Chicks toes deformed

Discussion in 'Incubating & Hatching Eggs' started by Chellester, Oct 3, 2007.

  1. Chellester

    Chellester Chillin' With My Peeps

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    Jun 22, 2007
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    In my latest hatch, I had a couple of chicks with the outside toes on both feet did not form correctly, they are only stumps. They seem to be walking okay, but it's so sad to see them like that. [​IMG]

    Is this a breeding defect, temp/humidity in the incubator being off, or both?
     
  2. KKluckers

    KKluckers Time Out

    Sep 4, 2007
    Ive read that a temp to high can cause deformities. That's all I know. I pretty new at the chicken addiction. [​IMG]
     
  3. speckledhen

    speckledhen Intentional Solitude Premium Member

    It could be the incubation or it could be genetics, possibly too much inbreeding. I had one breed who was hatched with toes that were crooked, several of them, all in the same breed. I know it was genetic because the incubation went well all the way through and none of the other four breeds had the issue.
     
  4. Chellester

    Chellester Chillin' With My Peeps

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    Quote:I wish there was some way to know for sure which it was with these... If I knew for sure it was because of incubation (which is a possibility because the temp was off a bit and they hatched early) I could still use these as breeders, but I just don't want to take the chance if I don't know for sure.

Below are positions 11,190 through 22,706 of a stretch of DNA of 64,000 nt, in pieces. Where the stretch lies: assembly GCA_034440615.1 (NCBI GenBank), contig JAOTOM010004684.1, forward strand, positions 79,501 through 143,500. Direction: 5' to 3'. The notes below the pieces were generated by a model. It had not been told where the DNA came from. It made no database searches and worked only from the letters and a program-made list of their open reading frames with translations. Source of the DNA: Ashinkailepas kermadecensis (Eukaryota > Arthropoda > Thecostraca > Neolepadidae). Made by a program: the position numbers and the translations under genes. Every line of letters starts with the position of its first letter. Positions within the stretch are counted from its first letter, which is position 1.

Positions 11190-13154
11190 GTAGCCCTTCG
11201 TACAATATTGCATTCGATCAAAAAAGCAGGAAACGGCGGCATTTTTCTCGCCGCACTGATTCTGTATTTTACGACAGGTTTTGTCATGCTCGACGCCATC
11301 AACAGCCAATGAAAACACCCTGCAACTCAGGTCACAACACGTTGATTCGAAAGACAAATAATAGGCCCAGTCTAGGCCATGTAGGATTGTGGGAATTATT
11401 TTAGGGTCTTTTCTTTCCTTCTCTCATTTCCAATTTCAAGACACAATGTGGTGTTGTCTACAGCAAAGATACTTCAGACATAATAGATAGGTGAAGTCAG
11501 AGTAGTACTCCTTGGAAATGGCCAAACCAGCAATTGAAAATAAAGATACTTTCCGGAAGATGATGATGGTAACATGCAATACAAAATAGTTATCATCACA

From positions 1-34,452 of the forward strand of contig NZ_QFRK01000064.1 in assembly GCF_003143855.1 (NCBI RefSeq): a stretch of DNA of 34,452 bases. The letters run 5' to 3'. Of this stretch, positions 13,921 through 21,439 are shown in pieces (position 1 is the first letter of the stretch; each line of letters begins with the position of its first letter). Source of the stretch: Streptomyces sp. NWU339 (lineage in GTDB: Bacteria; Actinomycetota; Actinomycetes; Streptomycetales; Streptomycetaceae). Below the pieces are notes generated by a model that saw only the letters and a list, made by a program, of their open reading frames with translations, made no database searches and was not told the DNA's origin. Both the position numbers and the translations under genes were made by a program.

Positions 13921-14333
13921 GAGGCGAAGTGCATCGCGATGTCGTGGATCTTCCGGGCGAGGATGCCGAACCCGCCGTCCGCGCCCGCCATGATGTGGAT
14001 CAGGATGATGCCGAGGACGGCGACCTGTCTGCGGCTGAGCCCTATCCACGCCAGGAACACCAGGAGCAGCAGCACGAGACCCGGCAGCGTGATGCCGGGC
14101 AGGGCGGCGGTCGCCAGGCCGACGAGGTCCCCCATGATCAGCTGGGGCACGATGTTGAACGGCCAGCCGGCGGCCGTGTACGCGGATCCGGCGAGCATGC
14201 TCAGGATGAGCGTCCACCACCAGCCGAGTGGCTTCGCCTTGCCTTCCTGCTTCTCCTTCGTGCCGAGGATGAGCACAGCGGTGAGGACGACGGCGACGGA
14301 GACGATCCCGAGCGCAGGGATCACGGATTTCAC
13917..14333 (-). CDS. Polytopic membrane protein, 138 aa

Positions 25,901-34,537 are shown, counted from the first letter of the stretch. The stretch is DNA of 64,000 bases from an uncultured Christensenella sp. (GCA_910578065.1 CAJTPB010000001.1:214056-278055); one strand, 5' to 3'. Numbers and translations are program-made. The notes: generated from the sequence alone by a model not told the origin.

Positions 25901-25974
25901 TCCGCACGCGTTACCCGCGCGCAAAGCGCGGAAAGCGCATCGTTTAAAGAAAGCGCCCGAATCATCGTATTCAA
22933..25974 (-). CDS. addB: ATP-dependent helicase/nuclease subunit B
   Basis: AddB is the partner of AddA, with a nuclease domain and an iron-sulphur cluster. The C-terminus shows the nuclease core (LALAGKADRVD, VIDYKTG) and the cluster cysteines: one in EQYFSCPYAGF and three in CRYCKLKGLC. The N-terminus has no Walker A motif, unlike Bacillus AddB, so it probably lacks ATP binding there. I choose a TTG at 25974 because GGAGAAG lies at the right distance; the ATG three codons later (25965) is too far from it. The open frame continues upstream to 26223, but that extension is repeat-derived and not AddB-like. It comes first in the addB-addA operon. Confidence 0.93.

When I decided I wanted to breed chickens, I made a promise to myself that I would strive for quality, healthy birds as opposed to having as many breeders as possible. I know this means culling the ones that are real bad and rehoming the ones that are aren't so bad, which is going to be tough, but that's the breaks.

    I also decided I am going to avoid inbreeding as much as possible, so others who buy eggs from me will not have to deal with these kind of deformites as much (I know deformities will still happen, but I want to limit it as much as possible). I know this means I'm going to have to hatch a lot of different eggs from a lot of different breeders, which means dealing with the results of too much inbreeding by said breeders, but again, that's the breaks of doing this.
     
  5. speckledhen

    speckledhen Intentional Solitude Premium Member

    Most people don't understand that inbreeding is not going to be an issue till several generations within a closed flock. If you are trying to concentrate a good trait in birds, even breeding brother to sister is acceptable. Most show lines of birds are inbred, as I understand it. After a few years you will want to bring in new blood, naturally.
    I am not that well versed in genetics, but I have been privy to many conversations of very learned people on the subject and that is where I learned the little bit I do know. Certainly, there are many on the board who know much more than I about what really constitutes bad inbreeding in chickens and their comments would be appreciated, I'm sure. I am positive that the crooked toes on some of the cockerels of the group I hatched(pullets had good feet) was from some inbreeding beginning to show in the flock they came from.
     
  6. dlhunicorn

    dlhunicorn Human Encyclopedia

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  7. Chellester

    Chellester Chillin' With My Peeps

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    Quote:I do understand that inbreeding is necessary to some degree for purebred birds. What I don't understand is: since it supposedly takes a few generations of inbreeding before it can cause a problem, it seems breeders could easily keep it from ever becoming a problem by adding new blood every few generations, yet one sees and hears about the problems of inbreeding all the time. So I am left to wonder: does inbreeding becomes a problem earlier than suspected, or if there's a lot of of irresponsible breeders out there, or both?

    DL, thanks for the link to your info list. Very helpful link to have!
     

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